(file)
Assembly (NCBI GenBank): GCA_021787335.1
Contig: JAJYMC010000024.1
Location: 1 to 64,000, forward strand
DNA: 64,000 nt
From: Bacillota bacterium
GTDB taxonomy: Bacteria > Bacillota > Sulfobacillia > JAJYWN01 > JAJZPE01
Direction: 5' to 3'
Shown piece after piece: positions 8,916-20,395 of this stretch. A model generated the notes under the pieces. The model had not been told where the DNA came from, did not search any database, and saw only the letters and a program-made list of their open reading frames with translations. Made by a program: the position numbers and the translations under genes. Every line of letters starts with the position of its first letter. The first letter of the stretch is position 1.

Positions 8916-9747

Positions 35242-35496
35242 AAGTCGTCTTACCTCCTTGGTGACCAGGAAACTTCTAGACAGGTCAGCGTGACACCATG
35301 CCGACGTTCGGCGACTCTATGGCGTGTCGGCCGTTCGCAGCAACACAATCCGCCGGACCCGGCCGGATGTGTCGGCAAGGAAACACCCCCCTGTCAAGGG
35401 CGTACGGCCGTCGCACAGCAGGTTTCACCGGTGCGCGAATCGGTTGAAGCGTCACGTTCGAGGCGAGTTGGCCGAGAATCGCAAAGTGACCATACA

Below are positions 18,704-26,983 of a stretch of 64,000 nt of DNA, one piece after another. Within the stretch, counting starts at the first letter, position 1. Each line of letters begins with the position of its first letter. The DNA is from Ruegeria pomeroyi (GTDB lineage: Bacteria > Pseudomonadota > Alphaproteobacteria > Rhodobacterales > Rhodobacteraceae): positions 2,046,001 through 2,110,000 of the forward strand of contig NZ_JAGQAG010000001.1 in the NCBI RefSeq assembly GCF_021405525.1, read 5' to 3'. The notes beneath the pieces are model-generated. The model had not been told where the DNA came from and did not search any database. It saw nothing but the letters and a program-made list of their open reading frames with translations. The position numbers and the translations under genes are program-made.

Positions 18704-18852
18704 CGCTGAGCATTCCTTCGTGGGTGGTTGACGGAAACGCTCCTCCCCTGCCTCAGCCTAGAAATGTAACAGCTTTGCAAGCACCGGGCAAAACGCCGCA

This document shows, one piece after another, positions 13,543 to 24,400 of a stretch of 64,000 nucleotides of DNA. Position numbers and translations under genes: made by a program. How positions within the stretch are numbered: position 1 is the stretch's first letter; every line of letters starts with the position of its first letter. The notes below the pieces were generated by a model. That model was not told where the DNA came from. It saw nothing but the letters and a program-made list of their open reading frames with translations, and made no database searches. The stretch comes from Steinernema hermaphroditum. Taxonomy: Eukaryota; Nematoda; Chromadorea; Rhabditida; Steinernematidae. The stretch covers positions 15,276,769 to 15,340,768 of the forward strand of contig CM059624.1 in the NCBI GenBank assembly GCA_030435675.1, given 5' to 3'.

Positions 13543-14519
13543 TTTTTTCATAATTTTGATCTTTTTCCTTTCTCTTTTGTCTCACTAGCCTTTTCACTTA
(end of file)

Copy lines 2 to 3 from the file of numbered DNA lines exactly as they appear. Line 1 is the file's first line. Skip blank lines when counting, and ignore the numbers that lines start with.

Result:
Contig: JAJYMC010000024.1
Location: 1 to 64,000, forward strand